What Can We Learn From A Year of Cyberbullying?
Rise of online harassment in 2017 is changing the way we use technology.
Posted Dec 30, 2017
What is cyberbullying?
Cyberbullying or online harassment is a form of bullying by using electronic means. With the expansion of the technolgy, a person that was once weak or quiet can become brave and bold with a keypad behind a screen.
In 2017 we lost lives (again) from bullycide, a word now used to describe when a person takes their life that has been a victim of bullying or cyberbullying.
According to PEW Research, online harassment is one of the key trends that is shaping the way we use technology. Lawmakers, advocates and social media companies have been looking into ways to curtail online harassment in the wake of high-profile cases concerning cyberbullying and online threats.
Rise of incivility
In 2017 we witnessed a disturbing lack of empathy among Americans. A Civility in America survey said 84 percent of Americans experienced some form of incivility and 69 percent blame the Internet and social media for the increase in conflict and digital discourse.
Rene Longoria, 48 years-old, a double amputee due to diabetes, uses Facebook Live to sell jewelry. In the past year after his diagnosis put him out of work, like many others that use social media for extra income, working online was helping him pay the bills. That was until malicious cyberbullies discouraged him and he had enough.
"I can't believe this," Longoria told his viewers, fighting back tears. "There's too many hateful people out there."
"Sorry guys, I'm going to get off," he said. "I'm getting too emotional."
Shaming the helpless
With a lack of compassion comes the ability to cyber-humiliate those that can't defend themselves.
Grandma may not even own a smartphone, but that doesn’t mean she’s safe from being cybershamed. An updated 2017 ProPublica investigation reported on some 65 recent cases of nursing-home staff sharing photos and videos of their geriatric residents, often in humiliating or compromising moments. At one facility in Michigan, a nursing assistant was accused of snapping a photo of an elderly woman on the toilet and sharing it on Snapchat.
In a similar case, an Indiana nursing assistant shared a photo of a senior’s behind on Snapchat. In San Diego, an employee was charged with elder abuse for sharing a partially naked photo of a patient getting into the shower. “It’s taking advantage of the weak, and it’s sick,” said one outraged relative, voicing the thoughts of many. "How would you feel if this happened to your own mother or grandmother?"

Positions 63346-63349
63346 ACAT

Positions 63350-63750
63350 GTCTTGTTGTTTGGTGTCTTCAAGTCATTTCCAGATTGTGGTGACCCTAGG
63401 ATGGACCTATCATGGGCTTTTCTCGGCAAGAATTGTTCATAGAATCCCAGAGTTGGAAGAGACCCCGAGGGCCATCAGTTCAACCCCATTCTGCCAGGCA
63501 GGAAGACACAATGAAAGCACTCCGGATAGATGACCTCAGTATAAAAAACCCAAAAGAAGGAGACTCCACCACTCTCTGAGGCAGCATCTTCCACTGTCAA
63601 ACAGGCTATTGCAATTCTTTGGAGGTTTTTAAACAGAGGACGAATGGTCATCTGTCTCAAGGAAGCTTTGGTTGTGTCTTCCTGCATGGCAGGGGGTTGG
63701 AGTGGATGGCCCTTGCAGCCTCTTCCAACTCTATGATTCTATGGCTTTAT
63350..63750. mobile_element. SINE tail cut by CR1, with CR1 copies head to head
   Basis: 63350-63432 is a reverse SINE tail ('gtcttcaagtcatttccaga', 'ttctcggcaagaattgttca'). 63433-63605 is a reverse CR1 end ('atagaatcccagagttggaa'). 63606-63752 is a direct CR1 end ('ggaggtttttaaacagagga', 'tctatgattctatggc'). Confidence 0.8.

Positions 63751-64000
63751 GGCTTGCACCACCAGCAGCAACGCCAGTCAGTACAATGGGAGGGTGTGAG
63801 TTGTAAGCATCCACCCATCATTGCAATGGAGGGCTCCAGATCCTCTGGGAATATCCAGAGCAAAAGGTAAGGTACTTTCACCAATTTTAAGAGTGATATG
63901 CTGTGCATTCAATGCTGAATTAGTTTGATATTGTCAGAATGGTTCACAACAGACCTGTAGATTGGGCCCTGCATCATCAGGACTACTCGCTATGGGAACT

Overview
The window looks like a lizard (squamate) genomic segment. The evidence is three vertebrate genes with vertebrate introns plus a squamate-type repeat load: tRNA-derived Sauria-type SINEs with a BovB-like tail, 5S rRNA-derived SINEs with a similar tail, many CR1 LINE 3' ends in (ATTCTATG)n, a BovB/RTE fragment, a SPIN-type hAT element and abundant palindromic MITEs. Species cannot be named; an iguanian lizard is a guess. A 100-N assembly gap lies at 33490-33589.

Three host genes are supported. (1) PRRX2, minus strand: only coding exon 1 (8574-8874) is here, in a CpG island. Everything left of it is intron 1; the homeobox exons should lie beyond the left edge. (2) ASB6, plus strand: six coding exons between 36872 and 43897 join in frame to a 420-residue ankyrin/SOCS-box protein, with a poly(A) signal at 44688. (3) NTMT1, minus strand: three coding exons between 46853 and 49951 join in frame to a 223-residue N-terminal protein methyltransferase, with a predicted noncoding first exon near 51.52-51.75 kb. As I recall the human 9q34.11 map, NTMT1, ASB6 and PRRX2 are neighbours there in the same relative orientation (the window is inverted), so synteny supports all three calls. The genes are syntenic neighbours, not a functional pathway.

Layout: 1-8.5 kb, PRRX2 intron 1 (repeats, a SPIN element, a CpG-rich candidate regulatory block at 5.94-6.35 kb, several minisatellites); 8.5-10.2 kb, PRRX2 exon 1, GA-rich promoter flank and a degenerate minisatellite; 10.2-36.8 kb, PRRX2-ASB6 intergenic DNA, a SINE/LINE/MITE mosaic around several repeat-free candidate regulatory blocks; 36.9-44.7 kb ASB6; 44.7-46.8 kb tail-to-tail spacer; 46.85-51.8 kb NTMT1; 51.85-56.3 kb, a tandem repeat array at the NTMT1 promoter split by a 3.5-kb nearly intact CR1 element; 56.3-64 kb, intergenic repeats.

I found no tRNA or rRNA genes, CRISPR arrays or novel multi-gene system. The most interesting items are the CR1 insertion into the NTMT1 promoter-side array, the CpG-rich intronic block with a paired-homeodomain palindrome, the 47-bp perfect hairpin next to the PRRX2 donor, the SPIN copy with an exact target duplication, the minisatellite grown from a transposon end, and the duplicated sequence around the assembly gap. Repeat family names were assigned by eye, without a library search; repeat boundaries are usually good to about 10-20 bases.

In Jacksonville, Florida two Navy hospital corpsmen allegedly posted a video and photos of newborns to Snapchat, including a picture showing one of them flipping the middle finger with the caption, “How I currently feel about these mini Satans.”
Shaming the defenseless is about the lowest form of cruelty.
Lessons for 2018
Civility in America survey said that 75 percent of Americans believe that we can change this culture of cruelty and it starts with us. Sixty-six percent of them have already started asking their friends, family and colleagues to be nicer to each other online.
1. Building digital resilience.
- Prepare yourself for online hate.
- Block and mute trolls.
- Report and flag abusive content.
- Know that not everything is real online.
2. Be an upstander (at any age).
- Remember, private messages serve well to let someone know you're in their corner.
- Be proactive in being socially responsible online.
3. Empathy combats cruelty.
- Words matter. Choosing kindness and compassion in an age of cruelty and trolling is now imperative in our cyber-world.
- Never underestimate the power of your keystrokes or the tone of your post.
One thing we have learned in 2017 with the rise of online shame and cyberbullying is that people can lose a job due to a careless tweet and students will have their college acceptances revoked from mis-posts that come back to haunt them.
The next time you witness online hate—what will you do?
“Be kind to one another.”—Ellen DeGeneres